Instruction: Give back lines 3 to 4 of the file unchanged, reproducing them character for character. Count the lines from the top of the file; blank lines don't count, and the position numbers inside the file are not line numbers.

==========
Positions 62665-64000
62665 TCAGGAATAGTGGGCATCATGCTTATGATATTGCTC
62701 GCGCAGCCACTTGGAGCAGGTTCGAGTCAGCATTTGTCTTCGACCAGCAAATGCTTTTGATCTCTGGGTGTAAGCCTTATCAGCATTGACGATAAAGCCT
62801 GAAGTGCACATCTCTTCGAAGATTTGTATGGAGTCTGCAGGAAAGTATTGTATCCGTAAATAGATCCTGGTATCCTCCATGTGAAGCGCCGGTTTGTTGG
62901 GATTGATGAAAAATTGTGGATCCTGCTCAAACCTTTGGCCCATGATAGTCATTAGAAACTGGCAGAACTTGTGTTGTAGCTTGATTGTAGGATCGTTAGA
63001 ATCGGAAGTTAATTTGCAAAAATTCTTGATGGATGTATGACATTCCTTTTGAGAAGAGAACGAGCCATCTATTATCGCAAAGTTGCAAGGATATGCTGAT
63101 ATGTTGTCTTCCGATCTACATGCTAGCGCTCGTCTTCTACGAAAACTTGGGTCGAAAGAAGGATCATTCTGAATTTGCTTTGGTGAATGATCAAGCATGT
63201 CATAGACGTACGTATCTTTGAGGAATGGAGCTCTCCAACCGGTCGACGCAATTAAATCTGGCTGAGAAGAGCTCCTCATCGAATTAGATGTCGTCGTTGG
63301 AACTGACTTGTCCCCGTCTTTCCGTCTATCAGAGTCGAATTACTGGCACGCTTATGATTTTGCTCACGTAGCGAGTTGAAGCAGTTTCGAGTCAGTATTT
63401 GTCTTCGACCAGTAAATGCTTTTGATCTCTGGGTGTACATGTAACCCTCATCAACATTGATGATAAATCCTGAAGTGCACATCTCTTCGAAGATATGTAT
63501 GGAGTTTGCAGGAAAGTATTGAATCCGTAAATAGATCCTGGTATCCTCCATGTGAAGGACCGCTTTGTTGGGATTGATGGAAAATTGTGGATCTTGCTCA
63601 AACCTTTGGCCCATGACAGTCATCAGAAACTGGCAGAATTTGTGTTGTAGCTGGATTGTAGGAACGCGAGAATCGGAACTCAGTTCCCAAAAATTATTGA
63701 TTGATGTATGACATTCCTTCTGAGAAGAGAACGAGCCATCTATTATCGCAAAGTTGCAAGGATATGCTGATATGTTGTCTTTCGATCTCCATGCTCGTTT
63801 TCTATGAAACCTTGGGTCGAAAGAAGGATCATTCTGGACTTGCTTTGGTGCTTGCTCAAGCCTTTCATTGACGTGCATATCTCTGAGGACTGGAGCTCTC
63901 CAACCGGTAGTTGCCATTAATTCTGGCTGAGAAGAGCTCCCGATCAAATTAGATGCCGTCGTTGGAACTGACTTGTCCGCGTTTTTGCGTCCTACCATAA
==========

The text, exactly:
62701 GCGCAGCCACTTGGAGCAGGTTCGAGTCAGCATTTGTCTTCGACCAGCAAATGCTTTTGATCTCTGGGTGTAAGCCTTATCAGCATTGACGATAAAGCCT
62801 GAAGTGCACATCTCTTCGAAGATTTGTATGGAGTCTGCAGGAAAGTATTGTATCCGTAAATAGATCCTGGTATCCTCCATGTGAAGCGCCGGTTTGTTGG